There’s nothing wrong with our gadgets, until we hurt ourselves or others. Two stories over the last few weeks in New England should give the technologically distracted among us pause.

In Warwick, R.I., recently, a teenage girl walking toward her high school on a rainy morning was struck and killed by a passing school bus. She was wearing her earbuds and had donned her sweatshirt hood to avoid the droplets. Unknowing, she walked into the bus’ path.

Then last week, in Boston, the driver of a Green Line subway train was distracted by text messages from his girlfriend. He rammed his car into the rear of another, between two stations deep below the urban streets, injuring almost 50 people. The driver, Aiden Quinn, has been justifiably fired for it.

Two tales of distraction; one a tragedy, the other infuriating. Yet both should be called preventable, too. By paying too much attention to gadgets, both the subway driver and the school-age walker failed to heed where they were going, with awful results.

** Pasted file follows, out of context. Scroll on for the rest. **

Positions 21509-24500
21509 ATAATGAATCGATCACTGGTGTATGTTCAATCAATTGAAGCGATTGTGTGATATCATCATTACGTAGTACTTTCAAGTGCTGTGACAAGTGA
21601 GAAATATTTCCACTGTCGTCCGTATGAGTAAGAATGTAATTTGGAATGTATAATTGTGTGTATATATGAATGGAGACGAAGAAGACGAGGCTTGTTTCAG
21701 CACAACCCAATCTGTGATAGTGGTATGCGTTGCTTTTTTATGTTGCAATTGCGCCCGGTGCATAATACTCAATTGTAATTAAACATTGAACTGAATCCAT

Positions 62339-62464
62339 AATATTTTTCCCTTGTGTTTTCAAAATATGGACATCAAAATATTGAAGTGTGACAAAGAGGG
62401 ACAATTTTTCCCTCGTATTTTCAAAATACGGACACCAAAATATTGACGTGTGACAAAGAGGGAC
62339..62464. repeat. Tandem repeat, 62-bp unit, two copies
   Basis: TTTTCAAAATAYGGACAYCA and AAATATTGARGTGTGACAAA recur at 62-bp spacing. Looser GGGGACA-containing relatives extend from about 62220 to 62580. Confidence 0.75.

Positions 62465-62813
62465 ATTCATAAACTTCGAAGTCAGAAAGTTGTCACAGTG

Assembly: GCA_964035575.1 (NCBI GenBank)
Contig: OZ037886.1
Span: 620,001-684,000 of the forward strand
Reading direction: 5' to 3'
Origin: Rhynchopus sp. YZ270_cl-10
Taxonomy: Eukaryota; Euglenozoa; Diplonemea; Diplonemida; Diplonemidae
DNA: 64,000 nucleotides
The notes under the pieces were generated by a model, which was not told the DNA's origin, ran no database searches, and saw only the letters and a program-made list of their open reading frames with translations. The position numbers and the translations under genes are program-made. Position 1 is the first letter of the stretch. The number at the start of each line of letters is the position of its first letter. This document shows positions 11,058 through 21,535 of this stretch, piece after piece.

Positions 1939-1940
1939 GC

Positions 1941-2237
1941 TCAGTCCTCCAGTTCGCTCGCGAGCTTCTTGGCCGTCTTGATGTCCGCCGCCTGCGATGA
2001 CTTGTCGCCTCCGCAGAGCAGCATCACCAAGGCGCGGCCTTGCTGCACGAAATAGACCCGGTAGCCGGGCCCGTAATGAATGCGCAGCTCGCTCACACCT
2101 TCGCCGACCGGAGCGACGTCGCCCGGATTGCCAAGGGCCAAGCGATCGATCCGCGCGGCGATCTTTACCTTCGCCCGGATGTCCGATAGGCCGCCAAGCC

Their stories should resonate. The ubiquity of handheld devices, whether for music or communication, are the hallmark of the Information Age. But they’re no substitute for sense and caution, while doing something as challenging as driving a train, or something as simple as walking down the street.

Incidents like these are a cry for attention. And a reminder that because we can do many things all at once, doesn’t mean we always should.

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